If you can otherwise get close enough to the look you require with an HTML table, you might be able to use an IFRAME to contain a page consisting of only the table. That should allow you to get the scroll bars you want. But if you REALLY have to use a JTable, then an applet is the only way to go.
Either way (IFRAME or applet) you're going to have to watch out for browser compatability problems, so make sure you consider what browser(s) your intended audience may be using.
18 years ago
You've hit on my biggest pet peeve with RMI - lack of location transparency. I haven't found a solution that I would consider elegant. What I've done in the past is declare an interface that is identical to my remote interface EXCEPT for the RemoteException declarations. The actual business object implements this interface. In local usage, the client accesses the BOs directly through this interface. In remote usage the client uses a proxy that implements this interface and wraps the actual remote proxy, catching RemoteExceptions and wrapping them as either application specific exceptions or RuntimeExceptions as appropriate and rethrowing them. The proxy might also implement some kind of retry logic. I usually use some kind of factory in the client that vends the correct type of proxies as required.
This approach has worked for me, but I don't really like it. You end up with the duplicate interface declarations that need to be kept in sync and it just generally messy. Another option would be to consider an alternative like the Apache Jakarta AltRMI project ( is designed to be an RMI replacement with better transparency. I haven't used it, but it looks promising.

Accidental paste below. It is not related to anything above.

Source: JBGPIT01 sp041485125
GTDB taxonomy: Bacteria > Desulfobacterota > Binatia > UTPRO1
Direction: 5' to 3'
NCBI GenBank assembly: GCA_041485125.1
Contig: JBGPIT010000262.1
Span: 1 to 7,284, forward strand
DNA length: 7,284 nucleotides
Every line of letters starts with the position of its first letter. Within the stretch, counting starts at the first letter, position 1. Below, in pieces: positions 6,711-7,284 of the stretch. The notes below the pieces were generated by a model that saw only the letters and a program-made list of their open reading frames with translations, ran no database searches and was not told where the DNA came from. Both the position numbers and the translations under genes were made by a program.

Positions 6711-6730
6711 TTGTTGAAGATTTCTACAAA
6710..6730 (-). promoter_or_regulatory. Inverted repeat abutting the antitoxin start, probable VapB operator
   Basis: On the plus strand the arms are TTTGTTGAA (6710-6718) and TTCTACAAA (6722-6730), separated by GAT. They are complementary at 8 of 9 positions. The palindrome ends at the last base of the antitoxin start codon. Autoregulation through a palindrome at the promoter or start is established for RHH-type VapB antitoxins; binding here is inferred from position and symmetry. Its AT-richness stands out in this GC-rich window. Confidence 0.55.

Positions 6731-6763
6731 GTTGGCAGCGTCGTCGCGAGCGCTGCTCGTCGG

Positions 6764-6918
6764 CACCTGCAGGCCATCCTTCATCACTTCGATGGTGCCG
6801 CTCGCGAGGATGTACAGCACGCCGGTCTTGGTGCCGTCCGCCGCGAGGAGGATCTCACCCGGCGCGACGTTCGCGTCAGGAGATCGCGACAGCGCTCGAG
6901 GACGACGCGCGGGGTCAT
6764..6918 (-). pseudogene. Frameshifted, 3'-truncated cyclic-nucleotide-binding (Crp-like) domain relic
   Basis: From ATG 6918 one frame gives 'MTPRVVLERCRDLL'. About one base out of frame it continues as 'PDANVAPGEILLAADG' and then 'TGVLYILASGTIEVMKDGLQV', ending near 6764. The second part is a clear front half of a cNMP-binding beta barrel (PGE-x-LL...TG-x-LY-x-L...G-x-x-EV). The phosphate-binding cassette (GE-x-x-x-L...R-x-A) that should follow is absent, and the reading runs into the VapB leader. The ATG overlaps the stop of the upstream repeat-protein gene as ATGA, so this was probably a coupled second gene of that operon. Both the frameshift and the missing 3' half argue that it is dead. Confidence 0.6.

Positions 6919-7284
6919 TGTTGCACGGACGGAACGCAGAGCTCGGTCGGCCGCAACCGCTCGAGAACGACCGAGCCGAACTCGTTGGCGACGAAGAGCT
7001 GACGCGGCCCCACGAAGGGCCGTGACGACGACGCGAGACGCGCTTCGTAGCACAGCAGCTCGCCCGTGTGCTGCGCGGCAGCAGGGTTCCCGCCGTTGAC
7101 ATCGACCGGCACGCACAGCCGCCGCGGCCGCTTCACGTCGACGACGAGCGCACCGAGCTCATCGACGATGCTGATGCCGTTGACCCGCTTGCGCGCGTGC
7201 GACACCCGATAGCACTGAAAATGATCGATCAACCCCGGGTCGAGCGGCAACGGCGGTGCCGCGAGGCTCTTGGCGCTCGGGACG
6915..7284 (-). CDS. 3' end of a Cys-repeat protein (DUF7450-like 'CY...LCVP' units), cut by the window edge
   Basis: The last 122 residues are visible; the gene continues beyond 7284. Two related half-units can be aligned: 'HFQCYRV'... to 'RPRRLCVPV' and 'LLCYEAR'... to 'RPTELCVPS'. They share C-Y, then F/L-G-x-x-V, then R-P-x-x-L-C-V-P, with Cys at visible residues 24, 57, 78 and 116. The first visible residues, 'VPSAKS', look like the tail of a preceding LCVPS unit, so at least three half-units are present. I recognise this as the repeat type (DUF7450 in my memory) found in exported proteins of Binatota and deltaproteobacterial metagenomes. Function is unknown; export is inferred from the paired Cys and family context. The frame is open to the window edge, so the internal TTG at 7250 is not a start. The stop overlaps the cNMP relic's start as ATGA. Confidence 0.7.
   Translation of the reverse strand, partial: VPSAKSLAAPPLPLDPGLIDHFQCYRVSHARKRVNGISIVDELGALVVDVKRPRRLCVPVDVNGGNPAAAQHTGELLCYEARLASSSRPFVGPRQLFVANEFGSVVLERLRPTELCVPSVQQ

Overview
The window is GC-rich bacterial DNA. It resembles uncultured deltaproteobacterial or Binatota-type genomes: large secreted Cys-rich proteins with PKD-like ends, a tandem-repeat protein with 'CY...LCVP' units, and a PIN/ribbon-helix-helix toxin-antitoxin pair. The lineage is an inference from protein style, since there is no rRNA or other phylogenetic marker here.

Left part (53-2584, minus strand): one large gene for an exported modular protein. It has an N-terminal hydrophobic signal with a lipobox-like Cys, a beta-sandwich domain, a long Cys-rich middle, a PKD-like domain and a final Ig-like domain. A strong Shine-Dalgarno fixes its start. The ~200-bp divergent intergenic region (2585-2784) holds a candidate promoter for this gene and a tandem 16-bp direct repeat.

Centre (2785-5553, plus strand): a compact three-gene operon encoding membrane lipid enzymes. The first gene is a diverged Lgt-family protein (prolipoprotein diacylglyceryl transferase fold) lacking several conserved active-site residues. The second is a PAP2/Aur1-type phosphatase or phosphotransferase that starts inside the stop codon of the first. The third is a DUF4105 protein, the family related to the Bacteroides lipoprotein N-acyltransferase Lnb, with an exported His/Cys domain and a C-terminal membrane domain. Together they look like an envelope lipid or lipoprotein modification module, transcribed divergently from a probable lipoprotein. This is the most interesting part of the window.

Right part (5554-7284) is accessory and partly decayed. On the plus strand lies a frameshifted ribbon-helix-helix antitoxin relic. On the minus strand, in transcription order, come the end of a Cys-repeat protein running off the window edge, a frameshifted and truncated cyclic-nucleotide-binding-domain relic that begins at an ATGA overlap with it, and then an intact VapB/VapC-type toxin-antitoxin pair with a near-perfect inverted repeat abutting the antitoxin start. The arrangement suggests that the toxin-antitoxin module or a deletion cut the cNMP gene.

18 years ago

Originally posted by Bill Skrypnyk:
I can't see much of a difference in the specifications.

Not a lot of difference, except the later spec makes no mention of the SingleThreadModel. The info from the book only makes sense in light of the earlier spec with the SingleThreadModel info.

I think the ambiguity comes in around the 'pool of instances' wording. Having the same servlet deployed under different names and having one instance per declaration is not the same as having a pool of instances of **thread-unsafe** servlets.

Very true! They are two distinct concepts. You can have multiple deployments of either thread-safe or thread-unsafe (SingleThreadModel) servlets under different names in the same web app.

Thread-unsafe I read as NOT implementing the SingleThreadModel.

That's backwards. If you DON'T implement SingleThreadModel, you're telling the container that the servlet IS thread-safe, and therefore (by the spec) the container must service concurrent requests to the specific servlet deployment via multiple threads running over the SAME instance of the servlet. If the same servlet class is deployed several times under different names, there is a 1-to-1 correspondence of deployment to instance.
If you DO implement SingleThreadModel, the implication is that the servlet is NOT thread safe and each concurrent request must be serviced by a separate servlet instance. These instances may be pooled by the container. In this case there would be a 1-to-1 correspondence of deployment to pool. If pooling is not used, then the requests would be serialized to a single instance.